“Consistently gripping.… [I]t’s possessed of a zest and omnivorous curiosity that reflects the boundless energy of its subject.” Steve Donoghue, Christian Science Monitor
Oliver Wendell Holmes escaped death twice as a young Union officer in the Civil War. He lived ever after with unwavering moral courage, unremitting scorn for dogma, and an insatiable intellectual curiosity. During his nearly three decades on the Supreme Court, he wrote a series of opinions that would prove prophetic in securing freedom of speech, protecting the rights of criminal defendants, and ending the Court’s reactionary resistance to social and economic reforms.
As a pioneering legal scholar, Holmes revolutionized the understanding of common law. As an enthusiastic friend, he wrote thousands of letters brimming with an abiding joy in fighting the good fight. Drawing on many previously unpublished letters and records, Stephen Budiansky offers the fullest portrait yet of this pivotal American figure.
Stephen Budiansky is a historian, author, and journalist whose writing has appeared in the Atlantic, the New York Times, the Wall Street Journal, and the Washington Post. A recipient of the Guggenheim Fellowship, he resides in Loudoun County, Virginia.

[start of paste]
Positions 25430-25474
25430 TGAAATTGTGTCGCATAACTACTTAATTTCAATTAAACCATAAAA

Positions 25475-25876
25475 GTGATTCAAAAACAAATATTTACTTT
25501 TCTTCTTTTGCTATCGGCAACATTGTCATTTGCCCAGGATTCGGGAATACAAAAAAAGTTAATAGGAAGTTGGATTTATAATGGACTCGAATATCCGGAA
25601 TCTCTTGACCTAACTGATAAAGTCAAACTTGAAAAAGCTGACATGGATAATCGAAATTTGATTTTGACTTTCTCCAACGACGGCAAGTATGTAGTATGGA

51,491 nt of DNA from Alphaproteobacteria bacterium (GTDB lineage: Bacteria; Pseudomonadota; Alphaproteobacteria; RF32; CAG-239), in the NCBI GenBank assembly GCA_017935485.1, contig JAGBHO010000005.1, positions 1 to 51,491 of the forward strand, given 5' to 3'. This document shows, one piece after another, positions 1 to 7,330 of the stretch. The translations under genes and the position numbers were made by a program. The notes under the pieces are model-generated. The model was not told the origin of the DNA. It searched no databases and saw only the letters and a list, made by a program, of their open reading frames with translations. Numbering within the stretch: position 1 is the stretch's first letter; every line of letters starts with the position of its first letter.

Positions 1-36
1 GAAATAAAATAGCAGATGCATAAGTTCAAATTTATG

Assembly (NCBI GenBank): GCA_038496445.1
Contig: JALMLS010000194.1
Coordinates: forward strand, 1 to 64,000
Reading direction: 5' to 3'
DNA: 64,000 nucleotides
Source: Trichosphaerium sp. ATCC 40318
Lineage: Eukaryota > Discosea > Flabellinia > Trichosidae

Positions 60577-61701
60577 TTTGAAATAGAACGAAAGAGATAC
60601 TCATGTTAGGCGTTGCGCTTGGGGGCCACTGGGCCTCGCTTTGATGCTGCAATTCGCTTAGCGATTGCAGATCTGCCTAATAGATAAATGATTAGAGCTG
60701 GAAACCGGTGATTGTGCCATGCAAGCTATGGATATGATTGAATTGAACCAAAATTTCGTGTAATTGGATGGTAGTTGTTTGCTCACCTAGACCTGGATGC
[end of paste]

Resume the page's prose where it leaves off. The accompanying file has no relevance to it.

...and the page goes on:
Table of Contents
Prologue: "What a Medley of a Man!" 1
1 Dr. Holmes's Boston 23
2 A New England Boyhood 48
3 Harvard's Regiment 72
4 The Wilderness 100
5 "Society of Jobbists" 127
6 The Common Law 152
7 Holmes J. 179
8 Labor, Capital, and Dames 202
9 Ideals and Doubts 229
10 "So Great and So Different" 257
11 Due Process 283
12 1720 Eye Street 306
13 Holmes Dissenting 335
14 Free Speech 366
15 Taft's Court 396
16 "My Last Examination" 420
Epilogue: "Men Who Never Heard of Him Will Be Moving to the Measure of His Thought" 453
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